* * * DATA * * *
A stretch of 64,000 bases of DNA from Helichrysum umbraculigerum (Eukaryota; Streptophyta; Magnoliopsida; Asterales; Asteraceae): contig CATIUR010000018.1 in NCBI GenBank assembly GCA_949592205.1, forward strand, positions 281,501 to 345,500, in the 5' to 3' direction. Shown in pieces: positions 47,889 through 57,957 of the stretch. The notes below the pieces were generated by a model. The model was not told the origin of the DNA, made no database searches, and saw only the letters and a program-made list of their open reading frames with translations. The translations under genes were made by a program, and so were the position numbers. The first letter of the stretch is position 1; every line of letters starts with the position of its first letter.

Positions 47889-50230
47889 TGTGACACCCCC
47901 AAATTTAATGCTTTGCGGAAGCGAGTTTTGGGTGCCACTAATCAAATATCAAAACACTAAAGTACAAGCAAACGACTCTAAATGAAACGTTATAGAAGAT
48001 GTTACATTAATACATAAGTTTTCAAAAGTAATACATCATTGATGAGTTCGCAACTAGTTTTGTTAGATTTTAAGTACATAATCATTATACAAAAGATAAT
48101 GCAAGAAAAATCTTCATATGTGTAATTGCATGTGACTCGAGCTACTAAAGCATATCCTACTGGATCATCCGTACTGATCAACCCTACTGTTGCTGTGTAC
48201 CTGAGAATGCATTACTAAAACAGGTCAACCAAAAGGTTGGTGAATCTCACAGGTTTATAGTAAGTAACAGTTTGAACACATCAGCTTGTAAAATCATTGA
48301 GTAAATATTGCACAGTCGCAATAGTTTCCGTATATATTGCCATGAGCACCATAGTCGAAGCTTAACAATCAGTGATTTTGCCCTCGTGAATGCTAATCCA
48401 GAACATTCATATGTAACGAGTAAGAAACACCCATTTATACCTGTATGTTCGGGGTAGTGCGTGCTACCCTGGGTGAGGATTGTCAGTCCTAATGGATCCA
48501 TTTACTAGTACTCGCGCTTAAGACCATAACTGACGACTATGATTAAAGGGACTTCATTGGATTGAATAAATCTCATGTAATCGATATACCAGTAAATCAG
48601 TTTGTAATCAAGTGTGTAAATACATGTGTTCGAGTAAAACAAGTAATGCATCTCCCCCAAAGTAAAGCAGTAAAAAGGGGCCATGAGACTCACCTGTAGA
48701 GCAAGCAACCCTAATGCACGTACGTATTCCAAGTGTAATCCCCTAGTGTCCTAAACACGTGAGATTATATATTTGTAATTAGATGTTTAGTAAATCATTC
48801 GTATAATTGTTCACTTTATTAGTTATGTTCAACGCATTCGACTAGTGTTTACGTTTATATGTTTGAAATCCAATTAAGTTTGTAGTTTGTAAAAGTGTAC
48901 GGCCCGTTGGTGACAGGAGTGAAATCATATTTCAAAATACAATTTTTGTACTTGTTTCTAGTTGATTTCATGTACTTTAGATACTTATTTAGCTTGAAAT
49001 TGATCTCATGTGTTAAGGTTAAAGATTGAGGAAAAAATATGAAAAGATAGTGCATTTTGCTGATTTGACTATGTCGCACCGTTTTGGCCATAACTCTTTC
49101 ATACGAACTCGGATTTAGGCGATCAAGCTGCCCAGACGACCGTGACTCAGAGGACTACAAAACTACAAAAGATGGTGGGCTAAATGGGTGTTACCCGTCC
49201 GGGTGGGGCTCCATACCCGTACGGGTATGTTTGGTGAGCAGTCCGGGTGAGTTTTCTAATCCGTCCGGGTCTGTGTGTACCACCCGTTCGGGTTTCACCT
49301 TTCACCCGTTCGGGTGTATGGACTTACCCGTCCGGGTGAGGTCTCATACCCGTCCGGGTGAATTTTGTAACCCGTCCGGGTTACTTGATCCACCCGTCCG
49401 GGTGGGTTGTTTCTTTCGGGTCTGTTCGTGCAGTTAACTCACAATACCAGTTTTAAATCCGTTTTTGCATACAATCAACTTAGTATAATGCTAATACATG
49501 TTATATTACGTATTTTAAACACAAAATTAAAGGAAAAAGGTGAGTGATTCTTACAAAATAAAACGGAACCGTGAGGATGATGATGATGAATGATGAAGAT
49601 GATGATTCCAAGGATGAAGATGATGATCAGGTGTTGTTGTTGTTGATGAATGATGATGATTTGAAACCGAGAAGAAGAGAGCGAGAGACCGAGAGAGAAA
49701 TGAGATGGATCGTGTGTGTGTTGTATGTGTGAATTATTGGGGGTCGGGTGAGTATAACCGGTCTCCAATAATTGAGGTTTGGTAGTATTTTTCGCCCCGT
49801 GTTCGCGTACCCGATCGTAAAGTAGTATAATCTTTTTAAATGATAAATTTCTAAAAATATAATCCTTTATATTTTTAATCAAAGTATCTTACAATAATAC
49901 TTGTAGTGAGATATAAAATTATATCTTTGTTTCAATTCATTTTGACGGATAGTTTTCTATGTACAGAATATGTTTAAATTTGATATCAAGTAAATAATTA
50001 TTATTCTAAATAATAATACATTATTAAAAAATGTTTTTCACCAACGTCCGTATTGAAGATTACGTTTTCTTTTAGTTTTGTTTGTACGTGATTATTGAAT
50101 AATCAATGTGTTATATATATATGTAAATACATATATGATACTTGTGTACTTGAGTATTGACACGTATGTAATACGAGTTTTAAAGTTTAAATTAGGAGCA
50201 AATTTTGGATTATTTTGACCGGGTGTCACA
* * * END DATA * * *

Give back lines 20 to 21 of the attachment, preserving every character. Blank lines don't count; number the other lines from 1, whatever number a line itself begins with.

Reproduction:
49501 TTATATTACGTATTTTAAACACAAAATTAAAGGAAAAAGGTGAGTGATTCTTACAAAATAAAACGGAACCGTGAGGATGATGATGATGAATGATGAAGAT
49601 GATGATTCCAAGGATGAAGATGATGATCAGGTGTTGTTGTTGTTGATGAATGATGATGATTTGAAACCGAGAAGAAGAGAGCGAGAGACCGAGAGAGAAA